[apparmor] DBus rule syntax for subject and peer components

Jamie Strandboge jamie at canonical.com
Wed Jun 12 20:42:17 UTC 2013

On 06/12/2013 01:40 PM, Steve Beattie wrote:
> On Tue, Jun 11, 2013 at 02:41:03PM -0700, Tyler Hicks wrote:
>>> * Proposal 3 - Grouping of subject and peer address components
>>> Based on Steve's suggestion[4] and refined by Jamie[5]. It groups the
>>> connection attributes together based on whether it is the subject's connection
>>> attributes or the peer's.
>>> dbus [<bus>] [subj=(<subject>)] [acquire],
>>> dbus [<bus>] [subj=(<subject>)] [peer=(<peer>)] [send | receive],
>> I like Proposal 3 the best. I'd also be fine with dropping the '=' chars
>> from "peer=()" and "subj=()".
> Is there a reason to go all 1970s creat() or should we spell out
> 'subject' entirely? I mean, other than using 'subj' makes rules line
> up in vertical columns nicely.

I proposed subj= simply because it seemed to look cleaner with peer=.
subject= is fine by me.

>> Proposal 3 seems to be the clear leader at this point. Speak up soon if
>> you're not a fan of Proposal 3.
>> As a side note, one thing that I'm not real happy about is the asymmetry
>> of send and receive rules.
>> When writing a send rule, it doesn't make sense to have a path,
>> interface, or member specified in the subject address grouping.
>> When writing a receive rule, it doesn't make sense to have a path,
>> interface, or member specified in the peer address grouping.
>> This is because you simply send a message through your connection, which
>> only consists of a connection name and a connection label. When you
>> receive, you receive messages according to the path, interface, and
>> member.
>> So, a rule like this wouldn't really translate to anything that made
>> sense:
>>   dbus bus=session subj=(path=/org/gnome/ScreenSaver interface=org.gnome.ScreenSaver) peer=(path=/com/canonical/indicator/session/session interface=com.canonical.indicator.session) (send receive),
>> But these two rules do makes sens:
>>   dbus bus=session subj=(path=/org/gnome/ScreenSaver interface=org.gnome.ScreenSaver) receive,
>>   dbus bus=session peer=(path=/com/canonical/indicator/session/session interface=com.canonical.indicator.session) send,
>> If we distill that down a little bit, it means that the only subj
>> conditionals that make sense with send are name and label and the only
>> peer conditionals that make sense with receive are name and label.
>> It seems like we should be able use that to come up with a syntax that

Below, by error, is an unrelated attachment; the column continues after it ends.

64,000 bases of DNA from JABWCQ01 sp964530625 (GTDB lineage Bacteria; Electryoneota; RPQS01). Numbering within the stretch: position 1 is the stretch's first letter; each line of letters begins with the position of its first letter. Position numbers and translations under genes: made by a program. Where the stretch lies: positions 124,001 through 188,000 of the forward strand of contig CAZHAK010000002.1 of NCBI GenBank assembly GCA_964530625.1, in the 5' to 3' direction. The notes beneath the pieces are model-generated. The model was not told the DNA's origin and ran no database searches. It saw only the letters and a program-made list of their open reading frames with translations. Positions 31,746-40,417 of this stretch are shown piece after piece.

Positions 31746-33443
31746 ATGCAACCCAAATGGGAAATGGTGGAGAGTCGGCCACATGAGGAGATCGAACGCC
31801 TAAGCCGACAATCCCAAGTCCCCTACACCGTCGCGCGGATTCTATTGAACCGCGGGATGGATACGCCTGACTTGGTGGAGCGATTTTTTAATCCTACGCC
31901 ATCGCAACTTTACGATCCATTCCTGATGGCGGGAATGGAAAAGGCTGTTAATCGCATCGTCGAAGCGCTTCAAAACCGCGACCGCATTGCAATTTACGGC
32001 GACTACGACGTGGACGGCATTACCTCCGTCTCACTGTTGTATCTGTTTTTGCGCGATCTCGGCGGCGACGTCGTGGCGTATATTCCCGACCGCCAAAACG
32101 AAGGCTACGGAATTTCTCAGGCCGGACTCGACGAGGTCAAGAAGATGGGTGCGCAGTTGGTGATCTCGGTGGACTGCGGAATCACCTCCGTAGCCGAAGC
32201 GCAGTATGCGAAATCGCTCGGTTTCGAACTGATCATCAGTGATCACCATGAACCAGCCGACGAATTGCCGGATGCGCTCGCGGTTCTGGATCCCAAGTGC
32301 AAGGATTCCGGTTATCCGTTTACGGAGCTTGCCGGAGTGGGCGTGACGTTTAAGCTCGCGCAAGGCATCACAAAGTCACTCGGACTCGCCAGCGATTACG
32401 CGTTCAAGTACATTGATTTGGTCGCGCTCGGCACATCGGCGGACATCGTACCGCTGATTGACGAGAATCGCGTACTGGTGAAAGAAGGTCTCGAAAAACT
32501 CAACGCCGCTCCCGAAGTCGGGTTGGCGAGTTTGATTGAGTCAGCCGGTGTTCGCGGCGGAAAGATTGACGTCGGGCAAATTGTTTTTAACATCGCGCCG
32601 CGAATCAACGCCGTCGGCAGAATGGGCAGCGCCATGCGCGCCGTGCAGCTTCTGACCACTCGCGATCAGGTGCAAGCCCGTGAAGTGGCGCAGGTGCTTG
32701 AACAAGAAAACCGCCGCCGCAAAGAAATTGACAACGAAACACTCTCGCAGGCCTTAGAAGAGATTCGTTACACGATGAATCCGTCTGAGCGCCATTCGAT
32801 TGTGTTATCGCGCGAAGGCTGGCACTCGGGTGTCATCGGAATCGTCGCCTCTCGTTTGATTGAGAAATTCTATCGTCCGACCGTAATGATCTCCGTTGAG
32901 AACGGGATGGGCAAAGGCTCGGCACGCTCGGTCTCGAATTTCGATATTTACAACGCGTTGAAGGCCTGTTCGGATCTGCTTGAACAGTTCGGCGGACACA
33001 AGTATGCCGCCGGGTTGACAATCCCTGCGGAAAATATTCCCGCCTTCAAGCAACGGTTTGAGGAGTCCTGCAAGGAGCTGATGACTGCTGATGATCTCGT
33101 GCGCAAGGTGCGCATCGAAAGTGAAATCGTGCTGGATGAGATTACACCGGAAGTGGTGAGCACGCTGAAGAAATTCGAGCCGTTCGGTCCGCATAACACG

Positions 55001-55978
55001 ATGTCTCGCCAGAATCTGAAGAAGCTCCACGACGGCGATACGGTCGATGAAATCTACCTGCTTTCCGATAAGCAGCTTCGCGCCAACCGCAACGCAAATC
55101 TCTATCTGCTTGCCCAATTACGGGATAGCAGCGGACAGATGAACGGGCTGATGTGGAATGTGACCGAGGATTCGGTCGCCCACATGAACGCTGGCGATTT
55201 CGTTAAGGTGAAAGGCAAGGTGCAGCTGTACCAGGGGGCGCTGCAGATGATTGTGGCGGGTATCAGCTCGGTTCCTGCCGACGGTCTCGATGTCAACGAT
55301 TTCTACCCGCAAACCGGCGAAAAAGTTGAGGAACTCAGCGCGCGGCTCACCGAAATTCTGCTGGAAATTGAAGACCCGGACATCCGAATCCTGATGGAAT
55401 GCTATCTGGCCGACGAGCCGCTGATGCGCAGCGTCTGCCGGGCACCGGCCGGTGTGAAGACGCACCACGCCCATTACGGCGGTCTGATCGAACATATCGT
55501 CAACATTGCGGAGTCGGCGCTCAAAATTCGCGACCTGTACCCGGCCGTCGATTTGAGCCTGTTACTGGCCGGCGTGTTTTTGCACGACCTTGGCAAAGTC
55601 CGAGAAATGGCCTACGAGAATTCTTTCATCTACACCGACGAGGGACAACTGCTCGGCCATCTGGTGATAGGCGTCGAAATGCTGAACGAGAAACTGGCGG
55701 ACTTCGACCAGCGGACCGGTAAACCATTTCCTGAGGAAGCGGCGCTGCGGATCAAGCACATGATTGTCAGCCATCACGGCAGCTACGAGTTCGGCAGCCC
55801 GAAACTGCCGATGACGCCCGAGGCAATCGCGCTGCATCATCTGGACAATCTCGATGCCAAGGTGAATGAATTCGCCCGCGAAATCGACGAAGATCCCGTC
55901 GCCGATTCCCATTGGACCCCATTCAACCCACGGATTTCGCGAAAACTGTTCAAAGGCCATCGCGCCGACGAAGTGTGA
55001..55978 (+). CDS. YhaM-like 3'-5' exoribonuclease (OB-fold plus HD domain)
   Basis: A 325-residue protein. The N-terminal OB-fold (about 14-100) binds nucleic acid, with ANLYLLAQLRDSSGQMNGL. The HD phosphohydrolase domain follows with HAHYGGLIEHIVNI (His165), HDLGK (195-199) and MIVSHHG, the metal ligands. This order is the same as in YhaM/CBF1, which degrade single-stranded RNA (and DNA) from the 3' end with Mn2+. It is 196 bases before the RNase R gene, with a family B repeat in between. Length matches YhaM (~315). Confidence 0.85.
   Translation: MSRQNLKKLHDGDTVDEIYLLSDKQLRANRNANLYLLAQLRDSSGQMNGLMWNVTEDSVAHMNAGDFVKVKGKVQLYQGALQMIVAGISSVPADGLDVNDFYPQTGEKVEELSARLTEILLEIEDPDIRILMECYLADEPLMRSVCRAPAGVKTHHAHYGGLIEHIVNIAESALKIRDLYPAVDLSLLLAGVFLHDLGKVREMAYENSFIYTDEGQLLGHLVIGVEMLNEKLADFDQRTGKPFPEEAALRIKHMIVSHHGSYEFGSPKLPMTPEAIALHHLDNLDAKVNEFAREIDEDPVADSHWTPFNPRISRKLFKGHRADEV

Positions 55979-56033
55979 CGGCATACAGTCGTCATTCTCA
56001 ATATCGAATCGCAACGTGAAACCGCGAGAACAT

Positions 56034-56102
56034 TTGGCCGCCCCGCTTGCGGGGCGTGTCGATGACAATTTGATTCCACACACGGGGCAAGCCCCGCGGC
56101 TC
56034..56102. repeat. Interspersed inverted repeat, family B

>> is simpler, but I haven't been able to think of one.
> Are there ever situations where one would write {send,receive} for
> the same set of paths/interfaces/dests, that isn't merely a case of
> being sloppy/lazy?
AIUI, no, the other end of the connection is always of the form :X.YYY
so it should never match (please correct me if I am wrong).

> You *could* make the argument that, since you would only ever specify
> a peer or a subj in a rule, you wouldn't need to specify either and
> the context would let you distinguish. My fear is that the implicit
> nature of whether you are referring to the subject's address or the
> peer's would be confusing to rule writers.
So a send is always for a peer and a receive for a subj so we could drop
the peer= and subj= altogether? Personally, I don't like this for the
reasons you mention and it is inconsistent with other IPC, like in your
later example:

tcp send subj=(iface=tun* port=7979) peer=(addr= port=22),

I think it probably makes sense for the parser to warn/error for dbus
rules that don't make sense.

> Also, something to keep in mind is that, while dbus uses what you
> might consider an anonymous endpoint for one end of each connection,
> other forms of IPC won't necessarily do so, e.g. networking. We'd
> ideally like to have a consistent language pattern across the IPC
> mechanisms we mediate, such that there's not too much cognitive
> dissonance when writing rules for multiple types of IPC.


> So while I could kind of see reversing the permission and modifier
> ordering to be something like:
>   dbus bus=session acquire dest=org.gnome.ScreenSaver,
>   dbus bus=session receive subj=(path=/org/gnome/ScreenSaver interface=org.gnome.ScreenSaver),
>   dbus bus=session send peer=(path=/com/canonical/indicator/session/session interface=com.canonical.indicator.session),
> or even:
>   dbus acquire bus=session dest=org.gnome.ScreenSaver,
>   dbus receive bus=session subj=(path=/org/gnome/ScreenSaver interface=org.gnome.ScreenSaver),
>   dbus send    bus=session peer=(path=/com/canonical/indicator/session/session interface=com.canonical.indicator.session),
> would it make it too confusing for e.g.:
>   # in this profile, allow ssh portforwarding via port 7979 on a tun
>   # device to the ssh port of a class rage of hosts
>   tcp send subj=(iface=tun* port=7979) peer=(addr= port=22),
> (I guess with this ordering I start to see why people have wanted
> to have the file permissions first before file paths, as the
> send/receive/acquire bits get lost visually, at least without syntax
> highlighting.)

I don't think this is confusing at all. It is a bit inconsistent with
file permissions, but it might be worth it.

Jamie Strandboge                 http://www.ubuntu.com/

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